SEATTLE — Associated Grocers here said last week it is scheduled to implement new programs this Saturday that will pay retailers specified rates for credit allowances and reclamation fees for unsaleables rather than case-by-case returns and payouts.
Other wholesalers are testing similar programs for specific categories, but AG will be the first in the U.S. to implement the programs for all departments, said John Runyan, president and chief executive officer.
“We considered doing selected categories,” Runyan told SN last week, “but we decided, after extensive research, to go all the way in all departments.”
He said the programs are designed to reduce the cost of doing business for AG and for its retail members.
Effective this weekend, AG will implement a credit allowance on each invoice for each department — encompassing grocery, deli (grocery), frozen food, ice cream, general merchandise/health and beauty care, produce, meat, deli (meat), bakery and service deli, and repack — that will be applied to purchases, Runyan explained.
Those rates will be based on a percentage of total purchases for each commodity and will range from 0.15% to 0.30% for all categories except produce, which will carry a higher allowance rate, he said.
Exception credits will remain in effect for products delivered in error, billing errors, price adjustments and unique item selection vendors, Runyan said, though AG hopes ultimately to convert those vendors to the credit allowance program, he noted.
AG decided to make changes in its credit program after studying its costs for the past several years, noting that in 2006 the company issued more than $6.8 million worth of credits and spent more than $500,000 in administrative expenses to process those credits, Runyan said.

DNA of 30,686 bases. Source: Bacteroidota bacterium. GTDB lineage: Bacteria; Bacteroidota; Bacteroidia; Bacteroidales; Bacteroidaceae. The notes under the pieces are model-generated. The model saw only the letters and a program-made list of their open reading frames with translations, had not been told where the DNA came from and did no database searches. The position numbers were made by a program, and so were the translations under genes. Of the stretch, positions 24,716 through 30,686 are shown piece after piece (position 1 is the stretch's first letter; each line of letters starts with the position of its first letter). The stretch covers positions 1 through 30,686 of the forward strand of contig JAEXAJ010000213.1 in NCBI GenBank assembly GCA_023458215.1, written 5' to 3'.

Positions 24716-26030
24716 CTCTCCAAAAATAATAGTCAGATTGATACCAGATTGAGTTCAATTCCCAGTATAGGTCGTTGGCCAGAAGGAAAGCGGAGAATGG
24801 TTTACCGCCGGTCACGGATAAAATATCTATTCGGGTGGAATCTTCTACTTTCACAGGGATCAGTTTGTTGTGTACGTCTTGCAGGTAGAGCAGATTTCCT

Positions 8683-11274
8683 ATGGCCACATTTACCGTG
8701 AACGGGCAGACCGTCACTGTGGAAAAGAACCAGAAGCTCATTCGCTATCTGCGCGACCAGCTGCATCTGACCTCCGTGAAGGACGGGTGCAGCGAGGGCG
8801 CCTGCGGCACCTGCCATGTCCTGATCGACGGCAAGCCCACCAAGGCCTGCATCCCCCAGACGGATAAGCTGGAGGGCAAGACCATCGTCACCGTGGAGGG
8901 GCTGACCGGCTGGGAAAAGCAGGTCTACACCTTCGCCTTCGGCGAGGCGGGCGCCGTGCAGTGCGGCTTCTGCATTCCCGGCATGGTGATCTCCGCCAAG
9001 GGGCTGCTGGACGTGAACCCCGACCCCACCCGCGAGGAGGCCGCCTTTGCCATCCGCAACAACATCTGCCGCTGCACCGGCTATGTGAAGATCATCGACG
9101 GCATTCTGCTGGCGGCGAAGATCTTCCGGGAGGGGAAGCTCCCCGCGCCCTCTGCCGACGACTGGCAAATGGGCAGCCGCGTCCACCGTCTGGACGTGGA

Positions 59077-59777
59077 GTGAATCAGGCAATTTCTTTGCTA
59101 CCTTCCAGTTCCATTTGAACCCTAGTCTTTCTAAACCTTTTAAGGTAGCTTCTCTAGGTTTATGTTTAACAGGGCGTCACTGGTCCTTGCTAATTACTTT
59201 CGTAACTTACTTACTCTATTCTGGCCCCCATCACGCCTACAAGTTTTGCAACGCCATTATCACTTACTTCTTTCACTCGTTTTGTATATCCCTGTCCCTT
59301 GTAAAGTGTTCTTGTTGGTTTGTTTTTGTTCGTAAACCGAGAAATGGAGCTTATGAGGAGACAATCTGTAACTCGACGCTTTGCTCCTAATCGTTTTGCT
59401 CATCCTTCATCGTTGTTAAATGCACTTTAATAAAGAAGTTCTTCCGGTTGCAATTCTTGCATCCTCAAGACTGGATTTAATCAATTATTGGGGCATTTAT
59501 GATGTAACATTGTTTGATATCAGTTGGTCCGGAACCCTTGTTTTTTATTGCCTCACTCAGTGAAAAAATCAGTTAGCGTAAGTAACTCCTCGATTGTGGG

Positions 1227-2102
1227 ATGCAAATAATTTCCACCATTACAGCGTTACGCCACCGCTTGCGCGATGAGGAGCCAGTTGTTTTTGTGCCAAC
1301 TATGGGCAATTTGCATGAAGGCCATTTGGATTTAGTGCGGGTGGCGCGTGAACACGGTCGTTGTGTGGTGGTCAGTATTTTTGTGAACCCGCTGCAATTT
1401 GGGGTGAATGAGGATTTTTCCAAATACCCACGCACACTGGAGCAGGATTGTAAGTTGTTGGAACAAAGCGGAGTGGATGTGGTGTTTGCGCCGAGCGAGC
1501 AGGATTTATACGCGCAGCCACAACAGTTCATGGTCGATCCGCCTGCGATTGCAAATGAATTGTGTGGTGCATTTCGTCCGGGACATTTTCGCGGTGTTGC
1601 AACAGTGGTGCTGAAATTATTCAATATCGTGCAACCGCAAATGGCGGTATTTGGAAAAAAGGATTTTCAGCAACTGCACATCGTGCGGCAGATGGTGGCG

Under the new program, retailers will save money by eliminating wasted space for storage and by cutting out labor for recording, tracking and reconciling credits on statements, he explained.
“Retail cash flow will improve because credits will be given as products are invoiced, and sanitation risk will be reduced because stores will no longer have to keep pending unsaleables on hand waiting for pick-up,” he pointed out.
Retailers will keep all products that were formerly returned for credit and can opt either to dispose of them or donate them to charity, he said.
Regarding reclamation fees, Runyan said AG's ultimate objective is to convert all reclamation suppliers to paying a swell allowance. The company has already converted approximately 70% of Center Store sales volume to the program, he noted.
Under that program, swell allowances from suppliers will be included in the retailers' cost of goods and paid on each order. Retailers who return any items from those vendors to AG will be charged 21 cents per unit to cover the reclaim processor's expense and AG's cost resulting from the return of non-eligible items, he explained.
Suppliers that do not currently provide AG with a swell allowance will continue to provide funding for retailers to return those items to reclaim through AG; however, Runyan said AG is attempting to convert those items and brands to a swell allowance program.
“As items and brands are converted to swell allowance, retailers will no longer be permitted to return them to reclaim but will receive an off-invoice allowance,” he said.
AG is also working with non-participating suppliers — those that do not provide a swell or reclaim allowance — to convert their items to a swell allowance, Runyan said.
The goal of the change, Runyan said, is to reduce labor, handling and processing costs, and reduce and eliminate sanitation issues at the retail and wholesale levels.
“AG recognizes these changes are significant and believes the savings retailers will realize at store level will be of great benefit,” Runyan said. “Additionally, the savings AG will realize will help us serve retailers better and enable us to keep our prices lower.”